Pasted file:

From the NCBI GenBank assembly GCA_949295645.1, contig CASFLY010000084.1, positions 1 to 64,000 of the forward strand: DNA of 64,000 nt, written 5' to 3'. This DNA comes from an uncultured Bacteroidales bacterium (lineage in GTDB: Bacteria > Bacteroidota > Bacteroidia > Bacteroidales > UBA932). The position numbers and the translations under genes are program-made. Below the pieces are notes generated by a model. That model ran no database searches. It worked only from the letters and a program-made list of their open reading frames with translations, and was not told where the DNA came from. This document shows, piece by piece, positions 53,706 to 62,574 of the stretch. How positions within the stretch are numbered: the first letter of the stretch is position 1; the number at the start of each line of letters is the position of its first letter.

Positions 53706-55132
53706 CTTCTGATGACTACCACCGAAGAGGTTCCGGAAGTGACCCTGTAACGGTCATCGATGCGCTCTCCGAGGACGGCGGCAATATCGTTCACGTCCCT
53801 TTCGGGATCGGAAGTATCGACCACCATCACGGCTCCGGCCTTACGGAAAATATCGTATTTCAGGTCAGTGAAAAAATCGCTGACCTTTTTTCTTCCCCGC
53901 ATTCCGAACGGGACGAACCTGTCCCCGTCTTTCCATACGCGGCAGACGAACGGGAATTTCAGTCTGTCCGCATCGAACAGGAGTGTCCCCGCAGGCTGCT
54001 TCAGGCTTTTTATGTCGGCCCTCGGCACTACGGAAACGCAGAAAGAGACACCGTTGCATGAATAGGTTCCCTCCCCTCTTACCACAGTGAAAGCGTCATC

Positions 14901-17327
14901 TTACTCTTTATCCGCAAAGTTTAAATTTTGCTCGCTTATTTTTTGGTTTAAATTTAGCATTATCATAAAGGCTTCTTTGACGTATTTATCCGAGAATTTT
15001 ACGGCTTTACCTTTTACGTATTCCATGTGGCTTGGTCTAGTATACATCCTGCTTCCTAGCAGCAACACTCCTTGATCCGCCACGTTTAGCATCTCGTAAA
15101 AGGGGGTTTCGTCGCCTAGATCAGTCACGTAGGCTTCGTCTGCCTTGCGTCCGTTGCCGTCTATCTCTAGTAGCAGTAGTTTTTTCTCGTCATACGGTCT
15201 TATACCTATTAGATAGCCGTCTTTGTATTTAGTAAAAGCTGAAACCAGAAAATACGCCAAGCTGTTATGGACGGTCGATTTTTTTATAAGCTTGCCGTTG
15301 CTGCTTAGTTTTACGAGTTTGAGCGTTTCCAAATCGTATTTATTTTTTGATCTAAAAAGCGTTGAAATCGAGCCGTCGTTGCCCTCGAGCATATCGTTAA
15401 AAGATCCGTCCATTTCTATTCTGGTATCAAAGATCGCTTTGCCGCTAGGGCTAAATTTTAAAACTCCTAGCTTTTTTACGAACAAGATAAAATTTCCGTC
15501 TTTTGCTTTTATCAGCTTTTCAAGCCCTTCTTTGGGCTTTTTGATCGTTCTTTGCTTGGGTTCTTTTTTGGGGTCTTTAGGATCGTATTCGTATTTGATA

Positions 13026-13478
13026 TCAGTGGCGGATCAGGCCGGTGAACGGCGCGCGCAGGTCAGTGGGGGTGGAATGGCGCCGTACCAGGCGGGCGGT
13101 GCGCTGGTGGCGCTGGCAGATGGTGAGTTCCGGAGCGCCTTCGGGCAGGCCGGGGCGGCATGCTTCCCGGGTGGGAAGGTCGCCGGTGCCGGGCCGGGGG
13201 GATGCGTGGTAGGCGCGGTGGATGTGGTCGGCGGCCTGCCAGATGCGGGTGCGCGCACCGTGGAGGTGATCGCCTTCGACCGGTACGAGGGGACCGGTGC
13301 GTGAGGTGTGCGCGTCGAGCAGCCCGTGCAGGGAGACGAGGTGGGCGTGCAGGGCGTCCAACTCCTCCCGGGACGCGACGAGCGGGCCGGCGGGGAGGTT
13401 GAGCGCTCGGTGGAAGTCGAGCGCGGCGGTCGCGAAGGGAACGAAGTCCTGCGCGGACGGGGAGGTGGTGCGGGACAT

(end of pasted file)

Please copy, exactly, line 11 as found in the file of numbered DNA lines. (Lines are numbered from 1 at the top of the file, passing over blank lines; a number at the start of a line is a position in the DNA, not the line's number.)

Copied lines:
15201 TATACCTATTAGATAGCCGTCTTTGTATTTAGTAAAAGCTGAAACCAGAAAATACGCCAAGCTGTTATGGACGGTCGATTTTTTTATAAGCTTGCCGTTG